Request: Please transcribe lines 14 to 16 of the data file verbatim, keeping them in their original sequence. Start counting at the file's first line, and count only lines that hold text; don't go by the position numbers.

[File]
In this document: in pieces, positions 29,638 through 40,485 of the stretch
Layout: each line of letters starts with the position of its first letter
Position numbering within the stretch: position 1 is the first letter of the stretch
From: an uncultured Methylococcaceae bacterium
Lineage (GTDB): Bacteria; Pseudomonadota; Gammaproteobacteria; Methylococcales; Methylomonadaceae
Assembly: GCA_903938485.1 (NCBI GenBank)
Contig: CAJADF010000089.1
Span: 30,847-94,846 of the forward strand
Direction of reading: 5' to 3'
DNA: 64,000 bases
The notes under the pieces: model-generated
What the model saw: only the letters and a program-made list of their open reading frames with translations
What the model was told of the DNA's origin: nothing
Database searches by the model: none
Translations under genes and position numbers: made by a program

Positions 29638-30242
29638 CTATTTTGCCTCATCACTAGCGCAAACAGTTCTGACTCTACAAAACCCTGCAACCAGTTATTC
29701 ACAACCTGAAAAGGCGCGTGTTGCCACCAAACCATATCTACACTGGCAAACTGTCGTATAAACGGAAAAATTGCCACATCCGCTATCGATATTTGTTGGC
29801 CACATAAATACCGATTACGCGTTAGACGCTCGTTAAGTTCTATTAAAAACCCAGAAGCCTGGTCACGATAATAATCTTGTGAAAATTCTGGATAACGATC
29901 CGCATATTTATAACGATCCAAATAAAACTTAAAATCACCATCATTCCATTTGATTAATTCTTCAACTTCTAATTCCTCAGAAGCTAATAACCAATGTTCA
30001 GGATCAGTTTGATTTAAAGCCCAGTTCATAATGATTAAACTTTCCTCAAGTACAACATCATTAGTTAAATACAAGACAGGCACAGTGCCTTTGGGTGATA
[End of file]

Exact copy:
Database searches by the model: none
Translations under genes and position numbers: made by a program

Positions 29638-30242